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July 28, 2010 6:25 PM   Subscribe

I'd like to familiarize myself better with logical fallacies, but every guide I've come across is too technical. Are there any sources with plain-spoken, relatable language out there?
posted by Christ, what an asshole to Human Relations (14 answers total) 35 users marked this as a favorite
 
Here's a list with examples.
posted by seanmpuckett at 6:31 PM on July 28, 2010


the link sean posted is to an apologetics group, FYI, from their FAQ:

Who/What is CARM? - CARM is several people who help keep it running. Matt Slick who is the founder and president; Ryan Turner a researcher and writer; Diane Sellner who runs the discussion boards and chat room.

Why this site? - To equip Christians with the truth, to expose the error of false religious systems, evolution, to teach apologetics, help Christians defend the faith, and to glorify the Lord Jesus.


You may want to learn about logical fallacies from a group that does not define itself principally in terms of opposition to evolution and quote-unquote false religious systems. I teach Logic, I will dig up some links for you tonight and post them, but in the interim this looks like a decent place to start: http://www.logicalfallacies.info/. Also Wikipedia can be helpful here.
posted by joe lisboa at 6:48 PM on July 28, 2010


The Skeptics' Guide to the Universe has this Top 20 list.
posted by Laura in Canada at 6:52 PM on July 28, 2010


A Rulebook for Arguments is short enough that Appendix 1, "Some Common Fallacies", begins on page 73 and ends on page 79 - all of which happens to be visible through Amazon's "Look Inside This Book" feature. It's a wonderful, concise book and I think most people would find it useful.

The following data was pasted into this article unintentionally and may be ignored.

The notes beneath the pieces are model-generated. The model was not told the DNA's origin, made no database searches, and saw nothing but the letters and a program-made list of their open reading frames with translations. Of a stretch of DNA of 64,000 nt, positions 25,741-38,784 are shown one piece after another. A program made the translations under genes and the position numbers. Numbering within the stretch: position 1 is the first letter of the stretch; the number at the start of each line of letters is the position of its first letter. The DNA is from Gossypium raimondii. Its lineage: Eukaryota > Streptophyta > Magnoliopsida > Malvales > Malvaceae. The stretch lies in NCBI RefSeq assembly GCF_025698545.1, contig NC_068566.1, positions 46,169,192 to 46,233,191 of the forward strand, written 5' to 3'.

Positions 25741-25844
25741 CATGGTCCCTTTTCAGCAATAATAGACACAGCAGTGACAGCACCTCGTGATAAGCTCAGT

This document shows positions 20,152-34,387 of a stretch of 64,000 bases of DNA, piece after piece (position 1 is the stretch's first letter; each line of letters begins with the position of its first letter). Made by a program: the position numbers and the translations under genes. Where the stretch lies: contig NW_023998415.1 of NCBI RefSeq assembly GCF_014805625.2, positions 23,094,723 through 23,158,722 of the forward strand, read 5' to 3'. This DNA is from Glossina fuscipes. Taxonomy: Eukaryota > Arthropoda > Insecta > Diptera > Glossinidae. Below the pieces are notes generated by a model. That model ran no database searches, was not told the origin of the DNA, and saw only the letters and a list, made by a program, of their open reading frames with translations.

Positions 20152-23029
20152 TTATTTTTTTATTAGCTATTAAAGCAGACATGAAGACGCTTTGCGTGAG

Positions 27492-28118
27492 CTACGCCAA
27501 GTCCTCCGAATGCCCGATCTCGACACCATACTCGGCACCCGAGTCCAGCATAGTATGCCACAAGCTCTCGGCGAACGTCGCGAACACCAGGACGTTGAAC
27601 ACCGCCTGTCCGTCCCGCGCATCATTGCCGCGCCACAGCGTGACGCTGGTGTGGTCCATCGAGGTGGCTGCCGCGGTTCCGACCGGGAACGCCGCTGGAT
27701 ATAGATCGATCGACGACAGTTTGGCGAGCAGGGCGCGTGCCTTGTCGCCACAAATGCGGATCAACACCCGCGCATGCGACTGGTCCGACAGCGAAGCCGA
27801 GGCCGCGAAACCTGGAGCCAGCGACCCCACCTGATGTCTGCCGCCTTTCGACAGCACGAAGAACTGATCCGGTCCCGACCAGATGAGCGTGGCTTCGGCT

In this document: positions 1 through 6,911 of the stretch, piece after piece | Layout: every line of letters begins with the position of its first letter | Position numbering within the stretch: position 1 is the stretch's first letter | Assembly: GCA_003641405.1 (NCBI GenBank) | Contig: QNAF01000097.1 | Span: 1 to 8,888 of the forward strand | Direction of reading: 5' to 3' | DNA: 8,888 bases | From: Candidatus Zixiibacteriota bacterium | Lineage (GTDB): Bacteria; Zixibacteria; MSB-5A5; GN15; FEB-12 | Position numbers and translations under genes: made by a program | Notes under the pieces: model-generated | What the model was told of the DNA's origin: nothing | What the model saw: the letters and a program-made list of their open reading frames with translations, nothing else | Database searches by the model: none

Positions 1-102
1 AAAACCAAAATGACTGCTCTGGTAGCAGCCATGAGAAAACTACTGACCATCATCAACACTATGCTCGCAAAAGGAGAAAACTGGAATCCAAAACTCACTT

"Arguments" is used in the title in the "putting forth an argument" sense; it's not a book about conflict.
posted by amtho at 6:53 PM on July 28, 2010


This book is fantastic.
posted by i_am_joe's_spleen at 6:59 PM on July 28, 2010


Sorry if this is too obvious, but Wikipedia's list of Logical Fallacies is a good source. You can click on each individual fallacy that you're interested in and get fairly comprehensive explanations and easy-to-understand examples.
posted by amyms at 7:47 PM on July 28, 2010


I love love love this page:

http://www.fallacyfiles.org/taxonomy.html

..
posted by DavidandConquer at 8:44 PM on July 28, 2010 [1 favorite]


oops, missed the link there...click here

:)
posted by DavidandConquer at 8:45 PM on July 28, 2010


You will definitely remember these logical fallacies after reading this story. They will stick with you a long time!
posted by xdvesper at 9:43 PM on July 28, 2010


The Nizkor project's fallacies page is often recommended.
posted by tallus at 10:27 PM on July 28, 2010


BIG ditto to i_am_joe's_spleen's recommendation. The American version is called "How to Think Straight." It's been out of publication for decades but can be found for relatively cheap at the usual places. Well, well worth it. No Latin names to be found.
posted by 1adam12 at 1:30 AM on July 29, 2010


An important book dealing with logical fallacies of a particular type is "The Demon Haunted World" by Carl Sagan, which deals with the logical fallacies of pseudo-science.
posted by grizzled at 6:14 AM on July 29, 2010


In my highschool philosophy class we were assigned Logical Self-Defence by Johnson and Blair which was a fantastic resource that ran through each of the basic fallacies in plain language, illustrating them with examples from real newspaper editorials and letters to the editor. Not sure if it's available on Amazon or Chapters/Indigo but have a look because it was super-helpful in teaching me these concepts.
posted by Pomo at 6:49 AM on July 29, 2010


I used to teach out of With Good Reason, and found it a straightforward, easy book for students to understand.
posted by Philbo at 11:26 AM on July 29, 2010


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